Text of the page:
LIVE! Spring 2024 class catalog now online! 🌷

Yearlong in Poetry: A Study of Form

with Dilruba Ahmed

Genres: Poetry


Open to all levels

30 Sessions

Start Date: September 27, 2023
End Date: May 29, 2024
Day of Week: Wednesday
Time: 5:00 pm - 7:00 pm PT
Capacity: 17 seats
1 seat left!
Member Price: $1341.00
General Price: $1490.00

In this yearlong course, we'll focus on various poetic forms with specific craft constraints and/or thematic traditions. Within a community providing support and accountability, you’ll generate new material toward personalized deadlines. The class's longer format offers a unique opportunity to develop a larger body of work (e.g., linked sequence, draft chapbook, or full-length collection). Through workshop sessions, you'll sharpen your editorial skills as you provide and receive constructive feedback. Workshop experience required. Two guest speakers will join us to share their experiences of working within formal traditions.

Payment plans are available for this class. Please email to get a payment plan started.

Guest speakers: TBD—published poets with a first or second book who are also likely teachers of poetry.

Syllabus: Available by request. Please email

No class dates: 10/25/2023, 11/22/2023, 12/27/23, 1/3/2024, 3/27/2024, 4/24/2024

Registration dates: 

August 7: Scholarship Donation Day

August 8: Member registration opens at 10:30 am

August 15: General registration opens at 10:30 am

August 21: Last day of Early Bird pricing



Who is this class best suited for? How much writing experience do I need to take this class?

This class is well suited for any student interested in a sustained study of poetic form. Students who typically write free verse will find their poetry is strengthened by learning more about the intersection of craft and content across poetic traditions. Participants should have past experience with providing constructive feedback on peer work (at least one workshop).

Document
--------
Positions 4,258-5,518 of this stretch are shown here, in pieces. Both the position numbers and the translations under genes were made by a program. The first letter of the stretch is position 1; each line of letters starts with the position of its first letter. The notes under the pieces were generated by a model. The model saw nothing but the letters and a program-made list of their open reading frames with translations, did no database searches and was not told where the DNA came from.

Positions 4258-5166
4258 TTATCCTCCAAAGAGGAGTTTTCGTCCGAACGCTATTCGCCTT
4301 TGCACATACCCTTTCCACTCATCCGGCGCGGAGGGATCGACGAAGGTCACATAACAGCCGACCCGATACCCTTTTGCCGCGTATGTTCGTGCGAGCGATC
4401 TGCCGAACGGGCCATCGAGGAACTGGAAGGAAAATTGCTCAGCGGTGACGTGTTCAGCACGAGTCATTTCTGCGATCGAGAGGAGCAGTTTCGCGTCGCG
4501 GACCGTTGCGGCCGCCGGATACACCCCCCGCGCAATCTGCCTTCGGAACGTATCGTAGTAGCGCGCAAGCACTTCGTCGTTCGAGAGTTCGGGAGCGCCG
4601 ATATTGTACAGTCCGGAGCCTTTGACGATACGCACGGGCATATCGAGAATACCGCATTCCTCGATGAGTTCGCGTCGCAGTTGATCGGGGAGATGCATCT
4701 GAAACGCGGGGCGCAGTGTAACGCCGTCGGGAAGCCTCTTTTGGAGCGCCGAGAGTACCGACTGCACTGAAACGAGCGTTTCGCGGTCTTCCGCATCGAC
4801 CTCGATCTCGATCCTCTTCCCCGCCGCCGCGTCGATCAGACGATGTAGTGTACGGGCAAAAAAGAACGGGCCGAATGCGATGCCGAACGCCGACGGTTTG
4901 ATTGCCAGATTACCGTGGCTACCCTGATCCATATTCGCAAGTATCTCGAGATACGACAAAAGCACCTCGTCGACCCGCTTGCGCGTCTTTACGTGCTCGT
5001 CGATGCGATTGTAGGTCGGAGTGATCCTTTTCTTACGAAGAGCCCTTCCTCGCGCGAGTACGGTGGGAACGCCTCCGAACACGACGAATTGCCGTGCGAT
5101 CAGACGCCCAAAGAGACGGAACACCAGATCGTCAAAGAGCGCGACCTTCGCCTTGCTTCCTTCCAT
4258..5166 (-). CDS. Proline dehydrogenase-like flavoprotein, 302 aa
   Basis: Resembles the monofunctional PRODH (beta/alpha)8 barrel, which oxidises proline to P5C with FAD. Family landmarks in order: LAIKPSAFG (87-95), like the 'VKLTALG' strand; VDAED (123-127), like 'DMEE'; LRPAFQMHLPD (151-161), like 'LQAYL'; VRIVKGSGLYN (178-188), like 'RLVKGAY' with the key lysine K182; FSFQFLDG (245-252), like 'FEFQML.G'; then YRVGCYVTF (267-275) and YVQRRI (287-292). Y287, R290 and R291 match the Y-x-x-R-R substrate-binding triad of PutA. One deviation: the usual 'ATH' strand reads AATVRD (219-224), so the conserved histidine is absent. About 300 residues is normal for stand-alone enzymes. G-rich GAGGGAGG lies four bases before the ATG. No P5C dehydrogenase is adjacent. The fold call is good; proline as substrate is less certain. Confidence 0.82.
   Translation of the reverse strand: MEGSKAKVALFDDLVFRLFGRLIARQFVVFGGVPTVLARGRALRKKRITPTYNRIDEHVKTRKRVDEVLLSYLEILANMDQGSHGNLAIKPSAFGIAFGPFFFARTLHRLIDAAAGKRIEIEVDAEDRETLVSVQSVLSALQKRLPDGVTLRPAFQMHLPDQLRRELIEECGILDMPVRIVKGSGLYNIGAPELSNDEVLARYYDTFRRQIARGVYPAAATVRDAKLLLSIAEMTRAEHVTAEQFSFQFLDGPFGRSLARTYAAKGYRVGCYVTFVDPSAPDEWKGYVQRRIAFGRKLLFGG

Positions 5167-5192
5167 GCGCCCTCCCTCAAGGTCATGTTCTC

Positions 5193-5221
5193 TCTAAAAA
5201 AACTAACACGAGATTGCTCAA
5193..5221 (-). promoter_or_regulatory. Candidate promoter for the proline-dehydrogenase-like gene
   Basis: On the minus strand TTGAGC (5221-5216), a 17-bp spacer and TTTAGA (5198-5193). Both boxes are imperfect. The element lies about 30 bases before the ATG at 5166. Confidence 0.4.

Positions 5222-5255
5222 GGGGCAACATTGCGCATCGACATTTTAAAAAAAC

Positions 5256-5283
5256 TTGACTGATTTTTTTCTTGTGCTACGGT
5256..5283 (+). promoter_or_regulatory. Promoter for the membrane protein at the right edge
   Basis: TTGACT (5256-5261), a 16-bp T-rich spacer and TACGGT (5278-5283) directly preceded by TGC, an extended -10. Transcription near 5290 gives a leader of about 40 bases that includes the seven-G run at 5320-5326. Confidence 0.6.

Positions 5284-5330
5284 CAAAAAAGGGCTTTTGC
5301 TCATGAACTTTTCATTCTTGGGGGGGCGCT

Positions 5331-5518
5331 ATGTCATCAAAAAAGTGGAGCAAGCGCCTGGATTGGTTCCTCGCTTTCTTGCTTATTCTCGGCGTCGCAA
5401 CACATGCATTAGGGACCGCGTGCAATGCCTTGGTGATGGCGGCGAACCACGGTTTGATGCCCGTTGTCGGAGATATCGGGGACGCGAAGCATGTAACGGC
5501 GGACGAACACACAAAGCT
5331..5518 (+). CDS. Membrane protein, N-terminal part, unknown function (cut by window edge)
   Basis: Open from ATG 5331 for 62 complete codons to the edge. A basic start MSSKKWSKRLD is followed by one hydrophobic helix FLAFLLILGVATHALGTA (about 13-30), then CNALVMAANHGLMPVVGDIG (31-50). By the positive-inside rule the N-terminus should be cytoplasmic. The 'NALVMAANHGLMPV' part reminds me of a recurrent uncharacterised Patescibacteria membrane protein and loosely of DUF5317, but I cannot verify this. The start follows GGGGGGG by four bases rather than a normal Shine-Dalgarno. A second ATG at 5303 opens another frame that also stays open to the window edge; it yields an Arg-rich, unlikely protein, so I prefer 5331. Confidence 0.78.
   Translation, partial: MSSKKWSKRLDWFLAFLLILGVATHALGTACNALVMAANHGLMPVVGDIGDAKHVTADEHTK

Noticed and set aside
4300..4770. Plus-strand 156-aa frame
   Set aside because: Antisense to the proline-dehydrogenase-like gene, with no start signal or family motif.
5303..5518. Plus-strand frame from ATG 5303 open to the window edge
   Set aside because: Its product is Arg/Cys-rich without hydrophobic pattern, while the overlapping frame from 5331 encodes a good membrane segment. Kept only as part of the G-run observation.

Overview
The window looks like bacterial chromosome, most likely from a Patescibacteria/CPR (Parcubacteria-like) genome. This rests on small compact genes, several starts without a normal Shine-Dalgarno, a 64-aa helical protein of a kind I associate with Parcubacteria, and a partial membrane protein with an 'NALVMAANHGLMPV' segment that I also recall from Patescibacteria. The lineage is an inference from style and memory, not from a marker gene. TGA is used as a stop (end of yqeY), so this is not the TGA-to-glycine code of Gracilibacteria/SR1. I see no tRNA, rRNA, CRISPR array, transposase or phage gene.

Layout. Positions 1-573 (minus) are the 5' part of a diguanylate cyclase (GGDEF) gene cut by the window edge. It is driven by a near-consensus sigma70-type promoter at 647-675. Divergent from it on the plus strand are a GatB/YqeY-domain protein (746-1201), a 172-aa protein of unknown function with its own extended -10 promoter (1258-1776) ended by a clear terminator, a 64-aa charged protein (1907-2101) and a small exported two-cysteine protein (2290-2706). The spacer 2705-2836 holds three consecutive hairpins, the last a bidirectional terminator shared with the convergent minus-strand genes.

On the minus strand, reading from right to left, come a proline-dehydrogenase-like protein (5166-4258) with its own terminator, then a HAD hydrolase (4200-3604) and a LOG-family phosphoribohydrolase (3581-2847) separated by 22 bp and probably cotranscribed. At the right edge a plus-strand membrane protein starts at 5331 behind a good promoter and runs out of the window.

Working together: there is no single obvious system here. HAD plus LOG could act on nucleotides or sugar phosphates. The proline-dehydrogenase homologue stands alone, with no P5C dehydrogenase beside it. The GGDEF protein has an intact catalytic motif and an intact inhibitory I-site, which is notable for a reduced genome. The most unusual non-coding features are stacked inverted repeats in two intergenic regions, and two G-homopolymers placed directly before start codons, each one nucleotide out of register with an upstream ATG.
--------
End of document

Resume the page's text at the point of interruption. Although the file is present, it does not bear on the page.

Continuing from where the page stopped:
What will I learn over the course of this yearlong?

Through weekly readings, class discussions, and prompts, students will learn how to “read like a writer,” with a focus on poetic forms that have specific craft constraints and/or thematic traditions, Students will also learn how to provide constructive feedback on peer work while also getting periodic feedback on their own draft poems.

What's the balance of in-class generative writing, lecture, and workshop?

Using guiding questions specific to weekly readings, our class will devote the first hour of class to unpacking key aspects of the relationship between form and content. Classes are discussion-based with the expectation of student participant in small groups and whole class conversations. Workshop will take place weekly during the second hour of class, with a rotating schedule. In-class writing will be limited; however, students will receive weekly prompts inspired by class readings.

How much time outside of class will I need for this class each week?

Students should plan to spend about 60-90 minutes combined on class readings and peer comments for workshop. Time spent on weekly writing prompts varies.

How much feedback will I receive on my work, peer, or instructor?

We’ll focus more on “process” than “product” in this class; as such, this yearlong class provides a rich & supportive environment for growth, exploration, and experimentation with key craft strategies and poetic structures. Students will receive brief written comments from peers after each workshop turn. Instructor will provide verbal feedback during each workshop turn.